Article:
BLISSFULLY UNAWARE: Michelle Ross’s daughter Sahara will be told stories of the global pandemic she was born into but for the time being she won’t know any different.
BLISSFULLY UNAWARE: Michelle Ross’s daughter Sahara will be told stories of the global pandemic she was born into but for the time being she won’t know any different.

Giving birth during pandemic ‘experience unlike any other’

THE prospect of giving birth in the midst of a pandemic was one that worried Warwick mother Michelle Ross, however she is vowing to find positives in the bad situation.

On April 15, Miss Ross and partner Glen Taylor welcomed their newest bundle of joy, Sahara, at Warwick Hospital, an experience unlike any of Miss Ross's previous births.

"Giving birth, no one was allowed in there with us," she said.

"It was a very emotional time. Even though it was my seventh, it was a bit scary being there on your own.

"My mum was booked to fly down for the birth, but she couldn't because of the restrictions on travel.

"But in a way it was strangely nice for no one to be in there because it was a nice bonding time."

Michelle Ross, her partner Glen Taylor and three week old daughter Sahara.
Michelle Ross, her partner Glen Taylor and three week old daughter Sahara.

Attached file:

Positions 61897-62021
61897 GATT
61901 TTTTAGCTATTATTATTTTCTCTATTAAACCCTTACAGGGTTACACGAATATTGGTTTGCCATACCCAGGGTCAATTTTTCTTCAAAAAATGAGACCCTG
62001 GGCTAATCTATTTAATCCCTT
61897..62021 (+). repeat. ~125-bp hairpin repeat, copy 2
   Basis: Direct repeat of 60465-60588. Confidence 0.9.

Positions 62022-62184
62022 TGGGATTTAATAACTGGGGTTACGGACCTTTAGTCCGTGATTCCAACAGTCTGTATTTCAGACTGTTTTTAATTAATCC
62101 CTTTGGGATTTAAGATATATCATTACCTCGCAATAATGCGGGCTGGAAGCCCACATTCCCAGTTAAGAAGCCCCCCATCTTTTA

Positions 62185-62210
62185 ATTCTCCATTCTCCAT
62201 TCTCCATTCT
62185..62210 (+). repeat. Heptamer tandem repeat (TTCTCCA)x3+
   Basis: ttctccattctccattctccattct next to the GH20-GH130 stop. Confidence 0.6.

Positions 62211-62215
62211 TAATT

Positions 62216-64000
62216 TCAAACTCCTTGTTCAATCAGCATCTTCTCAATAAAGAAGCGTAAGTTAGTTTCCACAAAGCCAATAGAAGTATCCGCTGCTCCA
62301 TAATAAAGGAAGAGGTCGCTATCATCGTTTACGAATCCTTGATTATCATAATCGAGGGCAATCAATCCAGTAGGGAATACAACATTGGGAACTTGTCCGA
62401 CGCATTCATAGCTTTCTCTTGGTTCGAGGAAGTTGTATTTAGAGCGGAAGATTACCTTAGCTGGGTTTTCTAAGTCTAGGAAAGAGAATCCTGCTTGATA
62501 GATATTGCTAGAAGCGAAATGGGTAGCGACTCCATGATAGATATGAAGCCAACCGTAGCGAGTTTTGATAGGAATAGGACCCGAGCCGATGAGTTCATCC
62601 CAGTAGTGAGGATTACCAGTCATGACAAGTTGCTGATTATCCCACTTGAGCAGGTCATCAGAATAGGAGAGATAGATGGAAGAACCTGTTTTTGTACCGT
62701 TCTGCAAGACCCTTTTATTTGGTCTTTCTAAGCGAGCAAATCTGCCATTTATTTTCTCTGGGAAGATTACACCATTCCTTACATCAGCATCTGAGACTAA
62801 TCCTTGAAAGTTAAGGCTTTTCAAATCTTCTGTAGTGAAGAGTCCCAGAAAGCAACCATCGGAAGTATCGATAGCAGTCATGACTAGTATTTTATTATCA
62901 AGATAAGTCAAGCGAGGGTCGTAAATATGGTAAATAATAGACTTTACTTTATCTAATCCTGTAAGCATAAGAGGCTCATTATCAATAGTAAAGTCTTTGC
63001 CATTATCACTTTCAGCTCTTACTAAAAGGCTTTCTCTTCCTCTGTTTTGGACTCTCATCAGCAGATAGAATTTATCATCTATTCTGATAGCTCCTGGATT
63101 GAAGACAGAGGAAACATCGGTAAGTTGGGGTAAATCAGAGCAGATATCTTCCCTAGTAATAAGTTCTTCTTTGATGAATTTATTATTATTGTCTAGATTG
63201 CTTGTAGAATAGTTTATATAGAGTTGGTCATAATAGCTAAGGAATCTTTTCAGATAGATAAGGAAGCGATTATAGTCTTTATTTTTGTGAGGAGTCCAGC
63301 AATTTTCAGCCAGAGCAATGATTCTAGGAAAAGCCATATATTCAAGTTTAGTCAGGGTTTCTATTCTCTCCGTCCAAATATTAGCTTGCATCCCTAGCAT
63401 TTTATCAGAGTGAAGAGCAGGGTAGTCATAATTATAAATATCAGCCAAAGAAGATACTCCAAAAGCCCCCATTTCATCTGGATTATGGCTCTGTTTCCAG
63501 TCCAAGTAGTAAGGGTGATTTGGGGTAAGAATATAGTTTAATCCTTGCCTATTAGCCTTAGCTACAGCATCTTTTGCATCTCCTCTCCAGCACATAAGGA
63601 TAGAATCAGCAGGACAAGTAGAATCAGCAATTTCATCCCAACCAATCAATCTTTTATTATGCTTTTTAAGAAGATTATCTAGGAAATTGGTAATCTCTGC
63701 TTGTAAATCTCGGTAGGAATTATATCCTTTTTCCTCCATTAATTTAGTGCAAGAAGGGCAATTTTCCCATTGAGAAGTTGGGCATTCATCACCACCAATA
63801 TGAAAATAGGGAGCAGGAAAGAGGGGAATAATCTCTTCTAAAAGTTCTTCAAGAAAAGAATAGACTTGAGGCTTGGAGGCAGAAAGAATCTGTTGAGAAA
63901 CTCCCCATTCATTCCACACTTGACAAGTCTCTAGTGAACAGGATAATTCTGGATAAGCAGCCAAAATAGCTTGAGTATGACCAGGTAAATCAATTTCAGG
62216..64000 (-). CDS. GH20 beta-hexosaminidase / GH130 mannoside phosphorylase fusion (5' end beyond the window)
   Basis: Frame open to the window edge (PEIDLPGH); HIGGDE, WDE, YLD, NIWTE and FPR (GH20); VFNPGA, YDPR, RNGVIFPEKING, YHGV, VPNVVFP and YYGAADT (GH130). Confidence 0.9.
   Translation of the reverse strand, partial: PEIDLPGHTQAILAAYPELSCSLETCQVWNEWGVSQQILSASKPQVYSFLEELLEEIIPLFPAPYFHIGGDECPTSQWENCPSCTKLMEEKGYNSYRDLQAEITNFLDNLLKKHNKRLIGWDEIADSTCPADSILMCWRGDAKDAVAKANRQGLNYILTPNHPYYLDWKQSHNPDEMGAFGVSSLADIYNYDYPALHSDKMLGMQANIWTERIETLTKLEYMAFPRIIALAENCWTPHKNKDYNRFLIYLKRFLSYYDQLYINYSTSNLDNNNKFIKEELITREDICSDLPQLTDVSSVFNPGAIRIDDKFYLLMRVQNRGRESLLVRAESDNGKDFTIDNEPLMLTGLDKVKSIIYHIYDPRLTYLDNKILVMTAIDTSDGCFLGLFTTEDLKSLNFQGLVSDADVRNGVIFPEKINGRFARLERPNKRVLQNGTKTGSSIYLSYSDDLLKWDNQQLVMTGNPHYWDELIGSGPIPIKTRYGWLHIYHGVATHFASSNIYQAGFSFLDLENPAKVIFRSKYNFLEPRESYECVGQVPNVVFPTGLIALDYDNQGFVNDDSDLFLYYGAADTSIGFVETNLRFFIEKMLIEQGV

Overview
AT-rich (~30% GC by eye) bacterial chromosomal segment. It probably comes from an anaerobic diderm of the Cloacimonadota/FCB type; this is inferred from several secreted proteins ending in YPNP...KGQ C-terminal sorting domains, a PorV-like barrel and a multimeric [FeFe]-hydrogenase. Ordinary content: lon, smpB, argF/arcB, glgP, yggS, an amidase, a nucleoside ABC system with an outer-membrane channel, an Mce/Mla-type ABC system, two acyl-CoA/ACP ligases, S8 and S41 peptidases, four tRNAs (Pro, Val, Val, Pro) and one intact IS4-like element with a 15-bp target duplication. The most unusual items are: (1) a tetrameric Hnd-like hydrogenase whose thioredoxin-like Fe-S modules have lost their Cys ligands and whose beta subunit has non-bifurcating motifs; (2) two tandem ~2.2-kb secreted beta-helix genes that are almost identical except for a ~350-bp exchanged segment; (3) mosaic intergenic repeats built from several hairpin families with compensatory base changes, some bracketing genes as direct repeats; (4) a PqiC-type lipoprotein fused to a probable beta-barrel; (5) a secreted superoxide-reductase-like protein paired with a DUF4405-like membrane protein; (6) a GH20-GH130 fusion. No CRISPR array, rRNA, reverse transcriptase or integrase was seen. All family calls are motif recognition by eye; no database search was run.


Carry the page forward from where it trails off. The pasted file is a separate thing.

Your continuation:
The coronavirus outbreak and the resulting national lockdown was at the forefront of Miss Ross's mind leading up to Sahara's birth.

Adopting a proactive approach, Miss Ross said she took measures to ensure her family's safety during the heightened restrictions.

"Leading up to her birth, my other children stayed home from school," she said.

"My teenage daughter has only just gone back to school this week. I don't really let them go out or downtown as much as they used to either - it's really strange."

While restrictions are beginning to ease three and a half weeks on, the family are still taking precautions to ensure each of them is safe.

"It's really hard to get out to do your shopping because they recommend you don't go together," she said.

"I mean, I can do little things with her, but we can't get out together.

"I'm very lucky to have a teenage daughter so that I can quickly duck off to the shops when she's home."

The opportunity to spend quality one-on-one time with Sahara at home isn't something Miss Ross is taking for granted, with the lack of social interactions something she's noticed.

"It's been nice but you want to show off your baby and I know it was something I did with the rest of my children," she said.

"Normally we'd be out having coffee and catching up, but now we're just swapping photos on social media."

Unsure of when normality will return, Miss Ross is savouring the precious moments she has at home with her children.

"I don't know what the future holds," she said.

"The virus can be killing healthy people and those babies don't have the immunity to fight it.

"It's been hard but you just have to deal with it."



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